At midcentury, Mexico was celebrating three decades of postrevolutionary rule. True, despite the zealous public relations efforts of each presidential regime to stress its roots in the Revolution, the emphasis had been shifting progressively onto the prefixpostuntil in 1946 the newly elected president, Miguel Alemán, changed the official title of the ruling party to the rather cynical Partido Revolucionario Institutional. With the title change Alemán accurately, albeit ironically, captured the contradictory thrusts of orderly progress and stability versus the ideal of a pervasive concern for the interest of the popular classes. This was not a simple goal.


  6. 3 Corporeal Identities in Mexican Art: Modern and Postmodern Strategies
    (pp. 53-72)
    Karen Cordero Reiman

    If narration is the art of weaving convincing connections between disparate events and characters, the body is the center of the narrative strategies established in the visual arts, as the site of sensorial experience that permits the construction and reconstruction of meanings in these works.

    And yet, it is the very analysis of the works of art themselves which reveals the tenuous, discursive nature of the body as it is constructed by the twin processes of creation and reception. The body becomes the fictional center of the artistic phenomenon: in its simultaneous and often contradictory referentiality to both collective and...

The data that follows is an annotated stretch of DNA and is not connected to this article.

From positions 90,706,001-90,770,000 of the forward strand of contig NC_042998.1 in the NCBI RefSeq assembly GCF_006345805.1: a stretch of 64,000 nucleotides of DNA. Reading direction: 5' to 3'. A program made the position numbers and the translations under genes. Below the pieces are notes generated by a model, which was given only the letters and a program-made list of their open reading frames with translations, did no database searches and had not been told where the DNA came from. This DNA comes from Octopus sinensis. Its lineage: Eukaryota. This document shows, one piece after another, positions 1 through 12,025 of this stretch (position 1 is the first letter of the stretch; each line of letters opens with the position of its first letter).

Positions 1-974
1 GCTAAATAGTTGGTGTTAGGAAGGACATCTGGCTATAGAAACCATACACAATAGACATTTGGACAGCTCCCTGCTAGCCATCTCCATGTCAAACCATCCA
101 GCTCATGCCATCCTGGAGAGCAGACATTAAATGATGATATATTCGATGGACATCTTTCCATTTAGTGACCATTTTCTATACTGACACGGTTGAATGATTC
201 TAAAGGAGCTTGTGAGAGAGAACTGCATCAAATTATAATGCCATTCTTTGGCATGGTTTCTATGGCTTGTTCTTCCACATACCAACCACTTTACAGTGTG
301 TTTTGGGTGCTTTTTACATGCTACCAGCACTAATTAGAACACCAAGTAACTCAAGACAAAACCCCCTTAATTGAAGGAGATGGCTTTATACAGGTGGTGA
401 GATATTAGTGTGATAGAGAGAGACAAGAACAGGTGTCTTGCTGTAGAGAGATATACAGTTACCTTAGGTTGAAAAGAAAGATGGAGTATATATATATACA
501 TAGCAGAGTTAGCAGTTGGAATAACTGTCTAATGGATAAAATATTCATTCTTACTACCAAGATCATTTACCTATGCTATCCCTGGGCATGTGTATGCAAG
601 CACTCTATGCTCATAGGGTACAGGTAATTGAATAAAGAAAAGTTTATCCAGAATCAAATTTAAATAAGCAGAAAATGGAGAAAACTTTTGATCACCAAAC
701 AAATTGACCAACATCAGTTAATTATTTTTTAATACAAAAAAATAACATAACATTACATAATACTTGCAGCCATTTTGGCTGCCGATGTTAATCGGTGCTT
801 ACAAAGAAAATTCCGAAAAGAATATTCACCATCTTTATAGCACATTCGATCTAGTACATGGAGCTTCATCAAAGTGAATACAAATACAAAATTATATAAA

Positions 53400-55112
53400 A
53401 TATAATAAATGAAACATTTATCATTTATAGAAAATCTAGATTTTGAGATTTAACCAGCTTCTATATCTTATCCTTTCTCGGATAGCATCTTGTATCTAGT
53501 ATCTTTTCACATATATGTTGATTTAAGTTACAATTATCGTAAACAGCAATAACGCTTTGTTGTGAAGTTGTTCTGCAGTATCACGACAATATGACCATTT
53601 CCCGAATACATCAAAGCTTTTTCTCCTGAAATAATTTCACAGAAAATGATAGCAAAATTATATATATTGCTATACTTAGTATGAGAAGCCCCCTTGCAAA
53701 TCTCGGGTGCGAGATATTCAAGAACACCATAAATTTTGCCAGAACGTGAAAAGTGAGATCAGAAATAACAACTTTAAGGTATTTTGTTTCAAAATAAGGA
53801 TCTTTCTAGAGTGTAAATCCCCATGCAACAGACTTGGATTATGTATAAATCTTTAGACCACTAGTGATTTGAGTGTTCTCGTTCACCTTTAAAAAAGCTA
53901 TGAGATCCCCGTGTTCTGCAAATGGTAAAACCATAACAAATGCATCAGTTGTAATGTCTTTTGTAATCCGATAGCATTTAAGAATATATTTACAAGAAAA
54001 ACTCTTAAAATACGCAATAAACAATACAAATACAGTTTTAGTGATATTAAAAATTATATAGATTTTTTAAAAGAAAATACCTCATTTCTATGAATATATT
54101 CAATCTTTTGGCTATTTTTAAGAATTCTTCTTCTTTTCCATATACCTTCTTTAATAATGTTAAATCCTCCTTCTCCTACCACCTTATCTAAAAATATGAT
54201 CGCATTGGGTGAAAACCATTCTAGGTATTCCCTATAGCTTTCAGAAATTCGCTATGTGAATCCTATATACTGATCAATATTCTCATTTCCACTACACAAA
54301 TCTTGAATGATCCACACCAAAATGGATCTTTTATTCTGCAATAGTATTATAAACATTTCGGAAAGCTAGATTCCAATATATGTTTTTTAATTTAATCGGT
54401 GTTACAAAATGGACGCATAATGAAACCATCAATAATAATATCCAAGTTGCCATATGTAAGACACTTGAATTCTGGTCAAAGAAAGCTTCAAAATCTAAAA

7. 4 Elena Poniatowskaʹs Querido Diego, te abraza Quiela: A Re-vision of Her Story
    (pp. 73-97)
    Susan C. Schaffer

    In 1907 the young Diego Rivera landed on European soil, where he would spend the next fourteen years honing his skills as a painter. Financed by a grant from the Mexican government, his journey through “the lands of reason”¹ began in Spain, where he imitated old-world masters for two years. Taking up residence in Paris, Rivera experimented with the latest painterly trends alongside such cosmopolitan artists as Picasso, Modigliani, Jacobsen, Matisse, and Foujita. Finally, only months before his return to Mexico in July 1921, Rivera toured Italy—Siena, Arezzo, Perugia, Assisi, and Rome—where he studied the luminescent Renaissance frescoes...

  8. 5 ʺUn octubre manchado se detieneʺ: Memory and Testimony in the Poetry of David Huerta
    (pp. 98-113)
    Jacobo Sefamí

    InLa otra voz: Poesía y fin de siglo (The Other Voice: Poetry and the End of the Century),Octavio Paz inveighs against economic globalism:

    Today literature and the arts are exposed to a different danger. What threatens them is not a doctrine or an omniscient political party but an economic process, one that is faceless, soulless and directionless. The market is circular, impersonal, impartial and inflexible. Some will assure me that the market is just in its own way. Perhaps. But it is blind and deaf, it does not love literature or risk, and it does not know how...

  9. 6 Aesthetic Criteria and the Literary Market in Mexico: The Changing Shape of Quality, 1982–1994
    (pp. 114-137)
    Danny J. Anderson